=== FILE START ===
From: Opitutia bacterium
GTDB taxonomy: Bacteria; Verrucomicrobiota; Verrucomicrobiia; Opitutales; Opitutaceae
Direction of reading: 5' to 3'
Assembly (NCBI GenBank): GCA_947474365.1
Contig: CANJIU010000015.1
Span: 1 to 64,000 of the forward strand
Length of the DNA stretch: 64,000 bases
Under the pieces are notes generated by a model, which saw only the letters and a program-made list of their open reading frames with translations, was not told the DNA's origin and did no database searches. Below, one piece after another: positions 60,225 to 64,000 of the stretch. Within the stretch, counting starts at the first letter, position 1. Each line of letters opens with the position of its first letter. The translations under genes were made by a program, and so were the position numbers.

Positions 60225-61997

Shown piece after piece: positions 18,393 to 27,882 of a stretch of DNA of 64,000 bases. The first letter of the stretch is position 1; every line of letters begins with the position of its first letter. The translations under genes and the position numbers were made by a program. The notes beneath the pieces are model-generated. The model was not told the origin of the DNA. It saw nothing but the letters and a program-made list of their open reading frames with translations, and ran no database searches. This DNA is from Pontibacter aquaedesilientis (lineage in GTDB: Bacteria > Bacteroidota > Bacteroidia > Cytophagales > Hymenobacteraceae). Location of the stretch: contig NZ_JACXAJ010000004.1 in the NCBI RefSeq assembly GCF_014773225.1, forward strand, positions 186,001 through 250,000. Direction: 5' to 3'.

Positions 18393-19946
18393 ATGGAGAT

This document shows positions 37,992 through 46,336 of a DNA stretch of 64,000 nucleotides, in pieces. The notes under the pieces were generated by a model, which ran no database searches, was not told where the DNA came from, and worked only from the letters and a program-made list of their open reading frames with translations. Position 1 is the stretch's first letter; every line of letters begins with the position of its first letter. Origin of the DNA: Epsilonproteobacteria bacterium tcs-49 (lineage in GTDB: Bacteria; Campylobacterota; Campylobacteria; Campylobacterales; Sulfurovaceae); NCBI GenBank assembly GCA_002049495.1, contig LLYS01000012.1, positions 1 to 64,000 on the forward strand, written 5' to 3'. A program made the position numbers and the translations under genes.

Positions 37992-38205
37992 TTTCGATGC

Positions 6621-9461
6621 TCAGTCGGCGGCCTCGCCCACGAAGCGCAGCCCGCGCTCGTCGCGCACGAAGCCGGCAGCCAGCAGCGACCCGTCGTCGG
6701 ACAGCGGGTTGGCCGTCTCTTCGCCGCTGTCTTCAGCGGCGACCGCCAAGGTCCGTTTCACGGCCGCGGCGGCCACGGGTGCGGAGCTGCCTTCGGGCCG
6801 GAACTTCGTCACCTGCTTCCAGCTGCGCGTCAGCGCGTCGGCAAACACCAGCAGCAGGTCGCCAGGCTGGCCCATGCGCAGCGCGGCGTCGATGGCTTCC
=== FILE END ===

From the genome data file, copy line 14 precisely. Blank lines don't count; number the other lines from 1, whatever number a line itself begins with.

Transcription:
Positions 37992-38205